Format

Send to

Choose Destination
See comment in PubMed Commons below
Nat Genet. 2001 Mar;27(3):318-21.

Episodic evolution of pyrin in primates: human mutations recapitulate ancestral amino acid states.

Author information

1
Cellular and Molecular Biology Program, University of Michigan, Ann Arbor, Michigan, USA.

Abstract

Familial Mediterranean fever (FMF; MIM 249100) is an autosomal recessive disease characterized by recurrent attacks of fever with synovial, pleural or peritoneal inflammation. The disease is caused by mutations in the gene encoding the pyrin protein. Human population studies have revealed extremely high allele frequencies for several different pyrin mutations, leading to the conclusion that the mutant alleles confer a selective advantage. Here we examine the ret finger protein (rfp) domain (which contains most of the disease-causing mutations) of pyrin during primate evolution. Amino acids that cause human disease are often present as wild type in other species. This is true at positions 653 (a novel mutation), 680, 681, 726, 744 and 761. For several of these human mutations, the mutant represents the reappearance of an ancestral amino acid state. Examination of lineage-specific dN/dS ratios revealed a pattern consistent with the signature of episodic positive selection. Our data, together with previous human population studies, indicate that selective pressures may have caused functional evolution of pyrin in humans and other primates.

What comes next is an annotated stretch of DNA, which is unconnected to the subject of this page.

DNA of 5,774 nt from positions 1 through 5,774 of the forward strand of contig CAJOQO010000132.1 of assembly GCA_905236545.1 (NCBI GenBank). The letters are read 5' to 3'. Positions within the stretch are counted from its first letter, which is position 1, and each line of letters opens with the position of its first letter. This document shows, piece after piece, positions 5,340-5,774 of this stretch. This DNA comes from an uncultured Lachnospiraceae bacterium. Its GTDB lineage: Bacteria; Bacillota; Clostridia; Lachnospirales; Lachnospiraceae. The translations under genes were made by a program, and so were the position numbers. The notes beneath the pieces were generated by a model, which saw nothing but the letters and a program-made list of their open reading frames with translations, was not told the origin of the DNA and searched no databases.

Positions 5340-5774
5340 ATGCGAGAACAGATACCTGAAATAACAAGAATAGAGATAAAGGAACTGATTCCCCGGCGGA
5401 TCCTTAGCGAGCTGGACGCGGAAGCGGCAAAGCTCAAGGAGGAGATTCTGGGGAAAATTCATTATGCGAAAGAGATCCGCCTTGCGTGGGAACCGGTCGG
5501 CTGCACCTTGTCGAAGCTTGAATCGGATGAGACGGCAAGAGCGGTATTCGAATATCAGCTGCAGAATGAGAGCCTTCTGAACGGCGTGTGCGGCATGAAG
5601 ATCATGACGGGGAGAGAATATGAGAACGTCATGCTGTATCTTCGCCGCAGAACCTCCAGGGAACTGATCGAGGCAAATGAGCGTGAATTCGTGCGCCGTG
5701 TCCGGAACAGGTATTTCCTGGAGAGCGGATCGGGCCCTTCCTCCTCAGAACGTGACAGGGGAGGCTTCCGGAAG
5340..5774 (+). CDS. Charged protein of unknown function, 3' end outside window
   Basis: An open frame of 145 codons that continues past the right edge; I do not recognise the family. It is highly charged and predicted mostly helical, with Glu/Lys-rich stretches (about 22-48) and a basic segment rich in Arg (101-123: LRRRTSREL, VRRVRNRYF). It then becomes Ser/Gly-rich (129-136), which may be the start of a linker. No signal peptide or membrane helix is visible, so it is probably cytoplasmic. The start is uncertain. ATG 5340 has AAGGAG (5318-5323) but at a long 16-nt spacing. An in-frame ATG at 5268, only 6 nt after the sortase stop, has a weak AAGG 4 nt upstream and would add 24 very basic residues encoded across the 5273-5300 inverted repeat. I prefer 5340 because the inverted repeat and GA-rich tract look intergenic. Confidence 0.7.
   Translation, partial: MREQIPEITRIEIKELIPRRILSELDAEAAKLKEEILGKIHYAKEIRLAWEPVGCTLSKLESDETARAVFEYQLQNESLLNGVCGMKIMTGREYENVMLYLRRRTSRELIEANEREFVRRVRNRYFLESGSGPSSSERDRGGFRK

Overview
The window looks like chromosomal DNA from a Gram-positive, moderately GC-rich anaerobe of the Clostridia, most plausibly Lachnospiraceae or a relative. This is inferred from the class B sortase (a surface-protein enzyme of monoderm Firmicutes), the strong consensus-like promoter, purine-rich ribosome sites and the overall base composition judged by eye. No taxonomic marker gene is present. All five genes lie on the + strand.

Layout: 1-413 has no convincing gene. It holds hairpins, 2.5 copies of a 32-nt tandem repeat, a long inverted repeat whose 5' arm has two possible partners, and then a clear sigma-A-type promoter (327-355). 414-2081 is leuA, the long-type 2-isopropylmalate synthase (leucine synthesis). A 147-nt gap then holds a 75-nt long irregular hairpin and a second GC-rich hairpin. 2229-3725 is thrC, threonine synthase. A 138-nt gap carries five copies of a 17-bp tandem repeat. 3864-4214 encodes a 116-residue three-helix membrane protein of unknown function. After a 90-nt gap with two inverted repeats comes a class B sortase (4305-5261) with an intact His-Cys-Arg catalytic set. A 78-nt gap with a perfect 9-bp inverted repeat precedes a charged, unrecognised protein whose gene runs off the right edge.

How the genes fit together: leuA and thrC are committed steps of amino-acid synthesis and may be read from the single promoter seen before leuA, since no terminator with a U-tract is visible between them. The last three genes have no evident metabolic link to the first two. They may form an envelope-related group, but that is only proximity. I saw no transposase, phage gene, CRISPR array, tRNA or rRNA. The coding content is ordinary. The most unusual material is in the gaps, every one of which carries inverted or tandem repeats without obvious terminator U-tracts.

PMID:
11242116
DOI:
10.1038/85893
[Indexed for MEDLINE]
PubMed Commons home

PubMed Commons

0 comments
How to join PubMed Commons

    Supplemental Content

    Full text links

    Icon for Nature Publishing Group
    Loading ...
    Support Center